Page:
Fish-free weekend draws in families

Several of the anglers had never lifted a fishing rod in their lives, but it didn’t stop them from taking advantage

This youngster holds on to his pike

This youngster holds on to his pike

Several of the anglers had never lifted a fishing rod in their lives, but it didn’t stop them from taking advantage of the opportunity provided by the Kids Can Catch event held at West Stettler Park on Saturday, July 12.

The event is held every year by the town, Fish and Wildlife Alberta, and as of last year, the Alberta Conservation Association. Rods, reels and bait are ready for the swarm of kids and parents who come out to try fishing for the first time, or just together as a family.

Year-round, kids under 16 do not require a licence to fish, but since the event itself is planned to take advantage of one of two ‘fish-free’ days in Alberta, where a fishing licence is not required. The other day falls in February, near family day.

This year, the event drew in more than 30 people, according to Lee Penner, Parks and Leisure Services director for the Town of Stettler.

“We had all ages, individuals and families,” Penner said. “If Mom showed up, she could fish too.”

The town had 21 rods and reels ready for use, but some brought their own, Penner said.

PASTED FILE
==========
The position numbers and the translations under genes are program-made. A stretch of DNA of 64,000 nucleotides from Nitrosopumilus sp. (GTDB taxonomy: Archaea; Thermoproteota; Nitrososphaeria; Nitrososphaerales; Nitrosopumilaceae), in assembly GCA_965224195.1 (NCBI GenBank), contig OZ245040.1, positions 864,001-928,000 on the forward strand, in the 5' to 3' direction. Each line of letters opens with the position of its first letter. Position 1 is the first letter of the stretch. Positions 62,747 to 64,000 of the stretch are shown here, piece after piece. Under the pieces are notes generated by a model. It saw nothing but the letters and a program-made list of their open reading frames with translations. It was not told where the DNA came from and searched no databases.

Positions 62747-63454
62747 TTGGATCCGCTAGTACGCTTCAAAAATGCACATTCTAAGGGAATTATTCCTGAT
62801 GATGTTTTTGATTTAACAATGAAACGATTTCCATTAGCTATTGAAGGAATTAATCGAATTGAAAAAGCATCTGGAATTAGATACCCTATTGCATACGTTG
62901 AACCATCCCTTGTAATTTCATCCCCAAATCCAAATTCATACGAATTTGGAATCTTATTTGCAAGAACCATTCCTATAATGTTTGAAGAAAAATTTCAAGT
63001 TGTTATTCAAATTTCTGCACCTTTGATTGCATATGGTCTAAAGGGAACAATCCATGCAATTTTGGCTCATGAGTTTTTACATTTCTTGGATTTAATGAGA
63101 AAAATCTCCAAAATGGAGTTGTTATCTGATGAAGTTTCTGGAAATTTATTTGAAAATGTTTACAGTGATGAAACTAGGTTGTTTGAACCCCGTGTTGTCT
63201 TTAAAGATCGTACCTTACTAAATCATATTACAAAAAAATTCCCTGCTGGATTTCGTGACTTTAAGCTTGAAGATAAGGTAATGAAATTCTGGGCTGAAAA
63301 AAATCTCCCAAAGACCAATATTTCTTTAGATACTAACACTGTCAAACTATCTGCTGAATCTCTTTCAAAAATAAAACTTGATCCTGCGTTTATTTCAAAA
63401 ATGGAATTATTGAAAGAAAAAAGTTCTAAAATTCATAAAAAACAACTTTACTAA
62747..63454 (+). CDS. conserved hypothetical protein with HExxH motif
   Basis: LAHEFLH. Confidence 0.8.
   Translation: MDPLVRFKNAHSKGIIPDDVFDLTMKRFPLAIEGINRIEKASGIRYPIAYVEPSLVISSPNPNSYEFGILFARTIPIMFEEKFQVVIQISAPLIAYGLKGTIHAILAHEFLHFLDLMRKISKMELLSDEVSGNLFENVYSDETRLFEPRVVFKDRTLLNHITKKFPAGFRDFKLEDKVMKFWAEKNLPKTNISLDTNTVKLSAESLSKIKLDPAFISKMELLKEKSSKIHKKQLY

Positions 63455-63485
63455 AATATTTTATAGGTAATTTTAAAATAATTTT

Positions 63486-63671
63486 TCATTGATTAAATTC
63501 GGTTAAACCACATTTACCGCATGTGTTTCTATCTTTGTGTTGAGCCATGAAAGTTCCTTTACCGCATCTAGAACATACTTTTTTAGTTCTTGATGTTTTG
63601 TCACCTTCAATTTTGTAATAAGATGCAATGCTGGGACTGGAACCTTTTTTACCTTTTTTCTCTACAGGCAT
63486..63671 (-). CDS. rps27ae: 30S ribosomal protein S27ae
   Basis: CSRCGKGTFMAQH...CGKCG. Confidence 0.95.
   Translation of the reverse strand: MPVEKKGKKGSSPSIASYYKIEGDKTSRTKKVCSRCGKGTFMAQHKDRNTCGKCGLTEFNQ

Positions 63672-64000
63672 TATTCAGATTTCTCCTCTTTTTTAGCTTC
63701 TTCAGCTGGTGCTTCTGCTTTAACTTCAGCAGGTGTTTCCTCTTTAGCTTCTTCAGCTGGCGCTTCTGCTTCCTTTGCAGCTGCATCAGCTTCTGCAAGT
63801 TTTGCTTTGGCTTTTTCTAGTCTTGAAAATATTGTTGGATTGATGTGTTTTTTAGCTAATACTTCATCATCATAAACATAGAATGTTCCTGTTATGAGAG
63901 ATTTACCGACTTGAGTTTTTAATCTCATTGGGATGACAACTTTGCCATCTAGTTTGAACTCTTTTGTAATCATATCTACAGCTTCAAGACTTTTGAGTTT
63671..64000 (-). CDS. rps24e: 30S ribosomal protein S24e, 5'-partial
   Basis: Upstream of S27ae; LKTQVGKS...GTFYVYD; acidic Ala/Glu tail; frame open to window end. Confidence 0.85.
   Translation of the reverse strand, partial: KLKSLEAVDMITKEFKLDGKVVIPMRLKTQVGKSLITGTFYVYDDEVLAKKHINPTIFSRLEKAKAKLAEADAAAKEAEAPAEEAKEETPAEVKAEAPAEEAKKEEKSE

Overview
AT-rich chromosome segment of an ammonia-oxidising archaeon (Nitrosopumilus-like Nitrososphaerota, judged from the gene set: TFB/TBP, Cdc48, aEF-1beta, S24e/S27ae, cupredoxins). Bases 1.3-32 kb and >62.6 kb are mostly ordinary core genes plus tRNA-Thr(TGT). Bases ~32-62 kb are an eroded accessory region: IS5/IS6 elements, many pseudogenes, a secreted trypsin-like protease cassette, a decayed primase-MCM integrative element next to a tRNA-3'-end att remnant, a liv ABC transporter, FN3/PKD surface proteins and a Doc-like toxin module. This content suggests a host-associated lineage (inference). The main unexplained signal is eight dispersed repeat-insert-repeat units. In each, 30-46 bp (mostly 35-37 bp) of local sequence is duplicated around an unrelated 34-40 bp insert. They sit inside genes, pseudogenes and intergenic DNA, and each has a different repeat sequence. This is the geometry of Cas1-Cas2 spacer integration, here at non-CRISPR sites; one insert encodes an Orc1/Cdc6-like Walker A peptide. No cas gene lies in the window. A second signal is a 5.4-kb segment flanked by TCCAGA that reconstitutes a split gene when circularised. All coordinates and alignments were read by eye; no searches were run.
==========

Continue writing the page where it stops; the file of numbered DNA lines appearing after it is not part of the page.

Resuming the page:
“We caught a few fish,” Penner said, but he noted that even those who didn’t catch one had plenty of fun.

“We ran to help anytime help was needed, whether it was a tangled line or a caught fish,” he added.

Ken Kranrod is the vice president for the Alberta Conservation Association (ACA), and has been involved with the Kids Can Catch event since its inception with the ACA. The ACA has partnered with several communities to support existing fishing events, like with Stettler, or has started up new events in communities where they don’t exist, like in Fort Saskatchewan or Ponoka – where the ACA is in the process of getting a Kids Can Catch program off the ground.

“Events vary, but build on a central theme of removing barriers to fishing and spending time outside as a family,” Kranrod said.

“What we hear is parents saying ‘We’re so busy nowadays, thanks for the event!’ So much is scheduled today, between sports and dance and school, that families just don’t take time to go fishing.”

In the case of the Stettler fishing event, the ACA came on board to lend support to an existing event, and has worked with the town and with Fish and Wildlife, through conservation officer Todd Ponich, to help bolster the event with advertising and funding.

Though the event had a good morning turn out, the sunny and hot weather made catching fish in the afternoon difficult as the fish weren’t eager to come out of the shade, so the event wrapped up early.